Sunday, November 22, 2015

Nature's map of Chinese Science Collaborations

by Salman Hameed

In terms of scientific research output, China is now just behind the US (in terms of "high-quality science" as defined by the journal Nature and that takes into account articles from 68 natural science journals).  Just this past week, Nature Index published a fascinating map of Chinese science collaborations, and it is clear from it that it is becoming a global science superpower:
After more than a decade of strong investment in research and higher education, China is becoming an important partner for the scientific powerhouses of North America and Europe, and a growing hub for international collaboration. Mapping the many Chinese international collaborations in the Nature Index (see 'China's global network') demonstrates the extent to which Chinese scientists have become innovative contributors to, and leaders of, many international scientific communities. 
Like many nations, China's biggest collaborator in the Nature Index is the United States, the biggest index contributor overall, with a collaboration score more than five times that of its next strongest collaborating country, Germany (See 'China's closest links'). For China a contributing factor is the large number of Chinese researchers who have spent time in the global science superpower. A large diaspora of Chinese-heritage scientists around the world, particularly in the United States, have forged bonds between researchers in China and elsewhere.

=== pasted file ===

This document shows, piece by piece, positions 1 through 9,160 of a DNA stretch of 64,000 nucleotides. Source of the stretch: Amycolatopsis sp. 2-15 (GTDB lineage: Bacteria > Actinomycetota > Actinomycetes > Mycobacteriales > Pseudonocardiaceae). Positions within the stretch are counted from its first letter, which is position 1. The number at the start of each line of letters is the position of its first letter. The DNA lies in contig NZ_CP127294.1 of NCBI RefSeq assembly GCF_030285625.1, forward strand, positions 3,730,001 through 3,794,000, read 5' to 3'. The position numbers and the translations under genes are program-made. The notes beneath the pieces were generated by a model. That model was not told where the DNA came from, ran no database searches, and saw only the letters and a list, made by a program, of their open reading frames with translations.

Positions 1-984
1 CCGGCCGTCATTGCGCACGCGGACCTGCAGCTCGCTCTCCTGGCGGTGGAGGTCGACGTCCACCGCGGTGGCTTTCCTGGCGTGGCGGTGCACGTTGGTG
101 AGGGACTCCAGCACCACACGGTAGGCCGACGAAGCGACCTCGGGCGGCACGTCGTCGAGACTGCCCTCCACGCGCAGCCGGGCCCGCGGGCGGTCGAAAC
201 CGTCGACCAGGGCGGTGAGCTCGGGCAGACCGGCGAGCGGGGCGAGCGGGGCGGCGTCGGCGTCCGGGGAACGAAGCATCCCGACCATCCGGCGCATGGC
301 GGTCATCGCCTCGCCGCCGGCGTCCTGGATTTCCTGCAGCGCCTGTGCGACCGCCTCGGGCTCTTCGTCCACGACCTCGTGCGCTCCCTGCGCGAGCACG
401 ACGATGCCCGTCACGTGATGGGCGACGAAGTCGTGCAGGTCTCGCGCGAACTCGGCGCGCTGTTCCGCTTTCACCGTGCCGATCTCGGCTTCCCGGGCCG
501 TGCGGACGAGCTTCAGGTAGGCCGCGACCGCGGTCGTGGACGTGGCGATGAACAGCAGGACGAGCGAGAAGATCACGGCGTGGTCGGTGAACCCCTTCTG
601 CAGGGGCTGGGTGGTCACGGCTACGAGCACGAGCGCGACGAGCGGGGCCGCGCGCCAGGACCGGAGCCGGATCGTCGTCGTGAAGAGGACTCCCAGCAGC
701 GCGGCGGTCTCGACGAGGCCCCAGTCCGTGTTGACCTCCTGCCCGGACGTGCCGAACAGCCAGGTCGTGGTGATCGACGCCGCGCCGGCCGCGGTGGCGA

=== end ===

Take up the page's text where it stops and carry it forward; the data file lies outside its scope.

Here is the map of articles from 2014 (you can click on the figure to enlarge it):



I am surprised at the relatively small levels of collaborations with both India and Pakistan. And stranger still, Saudi Arabia is the 12th largest collaborator (though, much of that collaboration is driven by Chinese researchers - but still, interesting). Here is the map of Chinese international collaborators:

Perhaps, most importantly, Nature Index reveals that Chinese collaborators are not just getting their names on the papers, but are major contributors to the papers (and skewed towards China in the case of UK):

It is just fascinating to see the stunning rise of China in the last decade or so in almost all spheres of life. You can read the full report here (you may need subscription to access it). 

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